The Labour Party expelled 25 of its members on February 12 over allegations of anti-Semitism.
The Jewish Chronicle (JC) reported the expelled members had issued comments such as denouncing “corrupt Jewish bankers,” calling pro-Israel supporters “a dominant and obsessive force,” and posting videos of David Icke, an author who has accused Jews of being behind the Holocaust and the slave trade.
A source from the party told the JC, “As a result of significant reforms made since Jennie Formby became general secretary, our procedures are more effective than ever before and more robust than any other political party, and those who engage in anti-Semitism are being swiftly removed from our ranks.”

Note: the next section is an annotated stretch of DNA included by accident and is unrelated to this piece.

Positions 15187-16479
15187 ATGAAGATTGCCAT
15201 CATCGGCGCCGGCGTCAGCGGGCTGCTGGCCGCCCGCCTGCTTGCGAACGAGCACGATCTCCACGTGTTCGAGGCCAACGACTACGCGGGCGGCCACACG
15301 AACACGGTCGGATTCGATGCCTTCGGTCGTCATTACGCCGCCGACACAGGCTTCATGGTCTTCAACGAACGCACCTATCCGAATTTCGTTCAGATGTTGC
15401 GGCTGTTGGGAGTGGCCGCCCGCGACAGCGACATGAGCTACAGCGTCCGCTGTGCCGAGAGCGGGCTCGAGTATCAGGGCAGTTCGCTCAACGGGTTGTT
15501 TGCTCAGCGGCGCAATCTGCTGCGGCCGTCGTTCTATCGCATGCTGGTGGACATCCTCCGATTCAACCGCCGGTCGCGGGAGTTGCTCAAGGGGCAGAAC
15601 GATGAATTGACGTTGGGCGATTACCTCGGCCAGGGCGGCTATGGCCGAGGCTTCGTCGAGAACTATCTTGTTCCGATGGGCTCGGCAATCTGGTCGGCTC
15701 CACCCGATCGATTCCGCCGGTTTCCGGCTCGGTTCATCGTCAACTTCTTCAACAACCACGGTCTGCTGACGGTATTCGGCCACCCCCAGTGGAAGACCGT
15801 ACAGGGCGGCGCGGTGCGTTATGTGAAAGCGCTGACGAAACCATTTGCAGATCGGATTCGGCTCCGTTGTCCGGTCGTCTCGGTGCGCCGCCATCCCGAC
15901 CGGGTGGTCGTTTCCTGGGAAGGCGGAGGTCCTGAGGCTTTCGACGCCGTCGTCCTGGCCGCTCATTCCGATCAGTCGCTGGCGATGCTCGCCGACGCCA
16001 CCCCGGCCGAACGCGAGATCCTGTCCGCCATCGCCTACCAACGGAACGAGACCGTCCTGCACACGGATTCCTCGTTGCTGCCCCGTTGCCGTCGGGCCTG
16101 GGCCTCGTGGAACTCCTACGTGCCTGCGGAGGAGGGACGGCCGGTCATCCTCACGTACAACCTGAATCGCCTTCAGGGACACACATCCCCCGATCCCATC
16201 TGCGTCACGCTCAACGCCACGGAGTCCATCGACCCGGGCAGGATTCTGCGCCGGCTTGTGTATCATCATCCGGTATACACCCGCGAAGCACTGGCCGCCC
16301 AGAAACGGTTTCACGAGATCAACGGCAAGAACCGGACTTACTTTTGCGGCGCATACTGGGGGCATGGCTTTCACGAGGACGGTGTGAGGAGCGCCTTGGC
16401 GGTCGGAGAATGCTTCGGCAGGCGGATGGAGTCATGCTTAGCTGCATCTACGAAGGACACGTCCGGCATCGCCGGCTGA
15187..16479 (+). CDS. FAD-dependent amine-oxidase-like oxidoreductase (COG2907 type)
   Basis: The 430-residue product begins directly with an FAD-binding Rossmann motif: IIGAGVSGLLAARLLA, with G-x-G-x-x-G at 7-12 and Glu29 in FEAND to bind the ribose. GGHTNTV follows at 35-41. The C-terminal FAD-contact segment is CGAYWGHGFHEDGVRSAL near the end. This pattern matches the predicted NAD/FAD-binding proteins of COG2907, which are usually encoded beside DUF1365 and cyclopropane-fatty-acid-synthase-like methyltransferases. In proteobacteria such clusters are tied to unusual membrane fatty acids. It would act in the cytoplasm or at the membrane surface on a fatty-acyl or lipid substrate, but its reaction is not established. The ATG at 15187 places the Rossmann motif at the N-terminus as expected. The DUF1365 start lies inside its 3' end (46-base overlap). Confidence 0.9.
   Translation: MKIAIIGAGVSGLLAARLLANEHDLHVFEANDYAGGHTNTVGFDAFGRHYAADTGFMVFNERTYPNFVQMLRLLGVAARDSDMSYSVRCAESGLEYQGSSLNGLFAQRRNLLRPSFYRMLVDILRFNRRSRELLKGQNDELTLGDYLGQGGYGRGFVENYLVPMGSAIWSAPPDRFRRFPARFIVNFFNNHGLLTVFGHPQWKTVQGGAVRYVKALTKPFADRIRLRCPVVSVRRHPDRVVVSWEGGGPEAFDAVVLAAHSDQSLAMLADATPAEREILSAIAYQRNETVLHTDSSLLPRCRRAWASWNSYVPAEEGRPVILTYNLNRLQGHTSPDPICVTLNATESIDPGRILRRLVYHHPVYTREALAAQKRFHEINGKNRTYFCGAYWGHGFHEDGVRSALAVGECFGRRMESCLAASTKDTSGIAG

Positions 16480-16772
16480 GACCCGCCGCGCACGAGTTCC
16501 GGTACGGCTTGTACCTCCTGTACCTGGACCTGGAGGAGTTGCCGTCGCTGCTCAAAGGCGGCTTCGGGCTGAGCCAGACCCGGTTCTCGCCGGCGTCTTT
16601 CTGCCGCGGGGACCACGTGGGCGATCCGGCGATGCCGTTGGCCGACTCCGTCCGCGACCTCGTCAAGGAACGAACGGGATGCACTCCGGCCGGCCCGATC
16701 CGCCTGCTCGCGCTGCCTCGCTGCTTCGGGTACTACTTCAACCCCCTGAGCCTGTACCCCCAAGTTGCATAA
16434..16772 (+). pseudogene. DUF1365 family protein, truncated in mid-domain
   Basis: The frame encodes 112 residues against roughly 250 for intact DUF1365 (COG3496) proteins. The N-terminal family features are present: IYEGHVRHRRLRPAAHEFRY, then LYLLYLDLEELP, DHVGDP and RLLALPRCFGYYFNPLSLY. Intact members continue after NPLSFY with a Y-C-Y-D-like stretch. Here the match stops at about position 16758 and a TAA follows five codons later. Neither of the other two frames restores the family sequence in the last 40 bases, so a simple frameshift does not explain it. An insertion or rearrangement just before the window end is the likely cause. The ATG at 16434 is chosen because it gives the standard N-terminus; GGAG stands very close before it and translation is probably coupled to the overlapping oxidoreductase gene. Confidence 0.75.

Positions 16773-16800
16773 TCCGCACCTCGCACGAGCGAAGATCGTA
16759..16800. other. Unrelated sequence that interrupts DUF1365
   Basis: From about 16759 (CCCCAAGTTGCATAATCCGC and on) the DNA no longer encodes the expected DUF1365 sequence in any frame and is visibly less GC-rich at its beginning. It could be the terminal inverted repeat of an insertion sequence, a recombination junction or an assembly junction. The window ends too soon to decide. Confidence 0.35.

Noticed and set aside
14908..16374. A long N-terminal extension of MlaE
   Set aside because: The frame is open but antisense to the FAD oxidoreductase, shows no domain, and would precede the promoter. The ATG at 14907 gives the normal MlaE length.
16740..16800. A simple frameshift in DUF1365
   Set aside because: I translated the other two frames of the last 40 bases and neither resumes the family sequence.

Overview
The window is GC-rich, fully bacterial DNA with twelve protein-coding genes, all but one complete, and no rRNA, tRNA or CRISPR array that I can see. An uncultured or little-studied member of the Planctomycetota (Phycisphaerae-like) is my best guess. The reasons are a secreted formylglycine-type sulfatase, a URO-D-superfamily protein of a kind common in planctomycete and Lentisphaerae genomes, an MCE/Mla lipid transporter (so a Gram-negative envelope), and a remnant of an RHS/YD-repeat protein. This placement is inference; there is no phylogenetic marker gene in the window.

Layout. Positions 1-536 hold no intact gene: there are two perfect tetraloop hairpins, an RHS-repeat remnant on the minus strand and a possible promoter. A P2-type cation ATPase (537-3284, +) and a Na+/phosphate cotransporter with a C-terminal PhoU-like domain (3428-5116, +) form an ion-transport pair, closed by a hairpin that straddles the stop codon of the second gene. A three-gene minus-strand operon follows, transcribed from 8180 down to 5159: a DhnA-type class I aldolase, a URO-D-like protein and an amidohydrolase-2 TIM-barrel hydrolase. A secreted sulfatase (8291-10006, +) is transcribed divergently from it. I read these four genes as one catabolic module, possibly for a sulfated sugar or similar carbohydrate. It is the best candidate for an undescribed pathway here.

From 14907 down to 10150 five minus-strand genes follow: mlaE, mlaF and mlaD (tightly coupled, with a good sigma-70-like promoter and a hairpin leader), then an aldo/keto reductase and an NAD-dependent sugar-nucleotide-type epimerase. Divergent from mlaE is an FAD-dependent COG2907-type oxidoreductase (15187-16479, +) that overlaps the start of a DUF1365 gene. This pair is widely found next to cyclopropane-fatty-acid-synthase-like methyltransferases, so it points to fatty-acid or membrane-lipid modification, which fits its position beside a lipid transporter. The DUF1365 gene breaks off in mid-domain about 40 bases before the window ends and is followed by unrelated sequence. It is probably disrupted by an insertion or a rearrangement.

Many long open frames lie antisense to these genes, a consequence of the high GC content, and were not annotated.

However, Labour Against Anti-Semitism tweeted there still are many more cases of anti-Semitism with which the party needs to deal. “This figure of 25 represents a tiny % of all members reported for #LabourAntisemitism since 2015,” it wrote. “While all expulsions for racism are welcome, this action barely scratches the surface of what is required by @UKLabour to effectively tackle institutional anti-Jewish racism.”
This figure of 25 represents a tiny % of all members reported for #LabourAntisemitism since 2015.
While all expulsions for racism are welcome, this action barely scratches the surface of what is required by @UKLabour to effectively tackle institutional anti-Jewish racism.
— LAAS (@LabourAgainstAS) February 12, 2020
Similarly, the JC cited a December Sunday Times report stating “hundreds of complaints had been left unresolved since the summer of 2018, including cases of Holocaust denial.”
At least 10 Labour members resigned from the party in 2019; many stated it was due to then-leader Jeremy Corbyn’s failure to stem rising anti-Semitism in the party. Corbyn stepped down as the party’s leader following Labour’s landslide loss in the December elections.